Ulster University Logo

The role of specific alcohol-related problems in predicting depressive experiences in a cross-sectional national household survey

McBride, Orla, Cheng, H.G., Lynskey, M.T. and Slade, T. (2016) The role of specific alcohol-related problems in predicting depressive experiences in a cross-sectional national household survey. Alcohol & Alcoholism . [Journal article]

[img] Text - Accepted Version

URL: http://alcalc.oxfordjournals.org/content/early/2016/03/07/alcalc.agw010

DOI: doi: 10.1093/alcalc/agw010


Aims: This study examines the type of alcohol-related problems that commonly occur before the onset of depressive experiences to shed light on the mechanisms underlying the alcohol-depression comorbidity relationship. Methods: Data were from the 1992 National Longitudinal Alcohol Epidemiologic Survey. Analytical sample comprised of drinkers with a prior to past year (PPY) history of alcohol-related problems with or without any experiences of depressed mood in the past year (PY). The prevalence of PPY alcohol-related problems was examined, as well as the ability of specific alcohol problems to predict PY experiences of depressed mood. The type of depressed mood experienced by drinkers with PPY history of alcohol-related problems was compared to those without. Results: All but one alcohol-related problem PPY was more frequently endorsed among drinkers with PY experiences of depressed mood. Controlling for confounders, five alcohol-related problems experienced PPY were significantly predictive of depressed mood PY: tolerance, drinking longer than intended, inability to perform important social and occupational roles/obligations, as well as drinking in physically hazardous situations. Drinkers with alcohol-related problems PPY more frequently experienced difficulties with concentration, energy, and thoughts of death, than those without. Conclusions: Alcohol-related problems are likely associated with depressive experiences through a complex network, whereby experiences of physical dependence and negative consequences increase the likelihood of negative affect. Novel study designs are necessary to fully understand the complex mechanisms underlying this comorbidity.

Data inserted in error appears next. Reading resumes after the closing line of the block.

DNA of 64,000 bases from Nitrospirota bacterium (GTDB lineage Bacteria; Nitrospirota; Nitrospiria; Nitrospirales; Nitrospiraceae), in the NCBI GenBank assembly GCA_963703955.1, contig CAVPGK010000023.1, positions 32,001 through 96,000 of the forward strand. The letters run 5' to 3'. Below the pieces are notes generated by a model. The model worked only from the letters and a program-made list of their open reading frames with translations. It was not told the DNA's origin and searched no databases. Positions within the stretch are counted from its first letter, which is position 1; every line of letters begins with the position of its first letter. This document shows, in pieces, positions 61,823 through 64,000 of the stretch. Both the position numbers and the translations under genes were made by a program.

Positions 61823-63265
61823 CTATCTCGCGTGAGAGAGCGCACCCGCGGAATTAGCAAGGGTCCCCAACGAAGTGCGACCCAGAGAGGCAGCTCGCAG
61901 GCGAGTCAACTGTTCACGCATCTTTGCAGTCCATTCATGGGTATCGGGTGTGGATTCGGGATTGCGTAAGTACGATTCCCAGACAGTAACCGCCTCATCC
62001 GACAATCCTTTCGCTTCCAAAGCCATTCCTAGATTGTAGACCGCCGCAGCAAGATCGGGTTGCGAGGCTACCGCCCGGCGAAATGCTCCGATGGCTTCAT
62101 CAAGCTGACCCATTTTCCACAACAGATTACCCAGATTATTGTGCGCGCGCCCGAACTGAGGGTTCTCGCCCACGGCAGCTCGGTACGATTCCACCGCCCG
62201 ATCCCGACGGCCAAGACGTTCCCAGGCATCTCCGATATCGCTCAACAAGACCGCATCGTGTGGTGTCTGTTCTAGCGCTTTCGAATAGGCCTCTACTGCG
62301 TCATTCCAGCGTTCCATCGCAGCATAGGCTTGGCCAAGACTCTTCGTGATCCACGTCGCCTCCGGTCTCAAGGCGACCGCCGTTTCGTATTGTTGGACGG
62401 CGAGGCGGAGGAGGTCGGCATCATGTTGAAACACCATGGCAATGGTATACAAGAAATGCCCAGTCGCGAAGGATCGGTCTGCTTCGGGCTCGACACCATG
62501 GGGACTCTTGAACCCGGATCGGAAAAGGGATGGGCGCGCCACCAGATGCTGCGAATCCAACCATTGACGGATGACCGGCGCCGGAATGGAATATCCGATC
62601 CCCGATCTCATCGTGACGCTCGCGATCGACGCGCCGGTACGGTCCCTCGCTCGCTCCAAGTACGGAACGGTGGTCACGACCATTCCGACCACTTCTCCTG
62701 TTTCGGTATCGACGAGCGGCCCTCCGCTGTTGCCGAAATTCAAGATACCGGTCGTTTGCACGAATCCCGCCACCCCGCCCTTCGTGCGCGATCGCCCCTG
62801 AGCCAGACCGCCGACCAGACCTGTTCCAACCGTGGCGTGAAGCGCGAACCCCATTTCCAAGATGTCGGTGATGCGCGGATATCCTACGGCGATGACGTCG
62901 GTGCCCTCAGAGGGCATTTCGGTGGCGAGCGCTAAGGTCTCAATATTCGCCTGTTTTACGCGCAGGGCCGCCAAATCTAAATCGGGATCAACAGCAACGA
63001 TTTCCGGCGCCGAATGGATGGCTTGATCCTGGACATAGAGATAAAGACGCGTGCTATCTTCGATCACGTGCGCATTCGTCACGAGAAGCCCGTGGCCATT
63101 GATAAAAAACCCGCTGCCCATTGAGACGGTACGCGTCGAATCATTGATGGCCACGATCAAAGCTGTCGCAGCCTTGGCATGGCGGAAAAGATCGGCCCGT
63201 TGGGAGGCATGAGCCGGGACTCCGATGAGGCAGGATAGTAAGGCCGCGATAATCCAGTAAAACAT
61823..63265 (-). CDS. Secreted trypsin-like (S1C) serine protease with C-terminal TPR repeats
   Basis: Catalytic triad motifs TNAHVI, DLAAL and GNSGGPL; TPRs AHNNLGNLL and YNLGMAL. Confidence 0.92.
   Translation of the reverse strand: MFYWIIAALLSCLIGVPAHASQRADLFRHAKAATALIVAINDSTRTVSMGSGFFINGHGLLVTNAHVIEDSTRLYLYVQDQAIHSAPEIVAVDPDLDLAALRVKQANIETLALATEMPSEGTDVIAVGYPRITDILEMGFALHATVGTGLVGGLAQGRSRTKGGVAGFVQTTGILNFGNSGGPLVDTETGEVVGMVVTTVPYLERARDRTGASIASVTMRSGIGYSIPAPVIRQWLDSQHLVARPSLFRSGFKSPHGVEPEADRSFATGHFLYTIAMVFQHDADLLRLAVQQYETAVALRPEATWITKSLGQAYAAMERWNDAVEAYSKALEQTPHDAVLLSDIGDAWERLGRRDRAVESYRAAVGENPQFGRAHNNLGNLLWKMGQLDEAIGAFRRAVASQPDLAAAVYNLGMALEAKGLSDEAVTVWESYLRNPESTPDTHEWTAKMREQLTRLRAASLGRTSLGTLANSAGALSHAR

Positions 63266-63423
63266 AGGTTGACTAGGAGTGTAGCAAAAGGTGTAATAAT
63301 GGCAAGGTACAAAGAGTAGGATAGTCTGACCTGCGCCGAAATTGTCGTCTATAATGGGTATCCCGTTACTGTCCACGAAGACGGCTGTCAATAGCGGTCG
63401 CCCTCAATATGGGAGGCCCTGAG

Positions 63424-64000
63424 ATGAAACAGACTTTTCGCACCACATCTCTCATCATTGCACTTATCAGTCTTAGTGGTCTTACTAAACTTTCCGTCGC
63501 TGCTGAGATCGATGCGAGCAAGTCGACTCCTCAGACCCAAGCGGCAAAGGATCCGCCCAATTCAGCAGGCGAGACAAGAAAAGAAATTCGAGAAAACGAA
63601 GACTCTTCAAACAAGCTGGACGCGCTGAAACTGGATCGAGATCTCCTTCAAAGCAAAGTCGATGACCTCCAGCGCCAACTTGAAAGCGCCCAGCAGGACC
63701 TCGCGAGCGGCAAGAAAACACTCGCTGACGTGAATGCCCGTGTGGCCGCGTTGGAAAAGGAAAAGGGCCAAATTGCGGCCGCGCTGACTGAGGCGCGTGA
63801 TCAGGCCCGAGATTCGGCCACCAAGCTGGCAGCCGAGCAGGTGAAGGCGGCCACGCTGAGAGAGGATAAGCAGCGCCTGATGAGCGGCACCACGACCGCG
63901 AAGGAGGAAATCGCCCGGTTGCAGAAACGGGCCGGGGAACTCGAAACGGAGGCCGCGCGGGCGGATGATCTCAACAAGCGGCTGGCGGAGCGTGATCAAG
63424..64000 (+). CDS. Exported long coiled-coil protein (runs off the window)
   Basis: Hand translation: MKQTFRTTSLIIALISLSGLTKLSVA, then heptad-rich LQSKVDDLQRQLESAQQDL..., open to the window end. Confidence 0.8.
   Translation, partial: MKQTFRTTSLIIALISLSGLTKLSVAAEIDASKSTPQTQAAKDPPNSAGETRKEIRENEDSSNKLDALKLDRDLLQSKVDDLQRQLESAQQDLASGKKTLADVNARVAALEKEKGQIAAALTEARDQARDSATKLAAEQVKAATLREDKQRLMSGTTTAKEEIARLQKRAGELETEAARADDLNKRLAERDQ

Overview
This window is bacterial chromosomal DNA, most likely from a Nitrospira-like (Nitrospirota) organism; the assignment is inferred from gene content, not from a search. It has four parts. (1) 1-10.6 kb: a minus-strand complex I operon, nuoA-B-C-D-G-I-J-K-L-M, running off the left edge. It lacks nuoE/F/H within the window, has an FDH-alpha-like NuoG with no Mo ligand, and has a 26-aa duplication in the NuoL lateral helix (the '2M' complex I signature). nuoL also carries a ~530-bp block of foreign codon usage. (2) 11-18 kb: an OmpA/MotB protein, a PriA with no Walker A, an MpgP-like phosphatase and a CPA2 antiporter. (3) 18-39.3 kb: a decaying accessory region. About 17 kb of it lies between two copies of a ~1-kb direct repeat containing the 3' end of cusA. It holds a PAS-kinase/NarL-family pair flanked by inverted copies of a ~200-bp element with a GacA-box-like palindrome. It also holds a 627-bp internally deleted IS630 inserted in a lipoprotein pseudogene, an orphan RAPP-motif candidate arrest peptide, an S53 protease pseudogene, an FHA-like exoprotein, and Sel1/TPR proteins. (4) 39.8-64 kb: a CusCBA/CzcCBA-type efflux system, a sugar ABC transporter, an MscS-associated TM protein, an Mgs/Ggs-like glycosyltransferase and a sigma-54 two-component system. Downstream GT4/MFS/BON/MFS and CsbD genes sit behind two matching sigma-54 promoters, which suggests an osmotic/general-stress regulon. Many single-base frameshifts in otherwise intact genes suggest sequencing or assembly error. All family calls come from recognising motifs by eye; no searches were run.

Item Type:Journal article
Keywords:alcohol, depression, comorbidity, temporal ordering, sequence
Faculties and Schools:Faculty of Life and Health Sciences
Faculty of Life and Health Sciences > School of Psychology
Research Institutes and Groups:Psychology Research Institute > Population Health Sciences and Mental Health Services
Psychology Research Institute
ID Code:34636
Deposited By: Dr Orla McBride
Deposited On:28 Jun 2016 13:18
Last Modified:17 Oct 2017 16:23

Repository Staff Only: item control page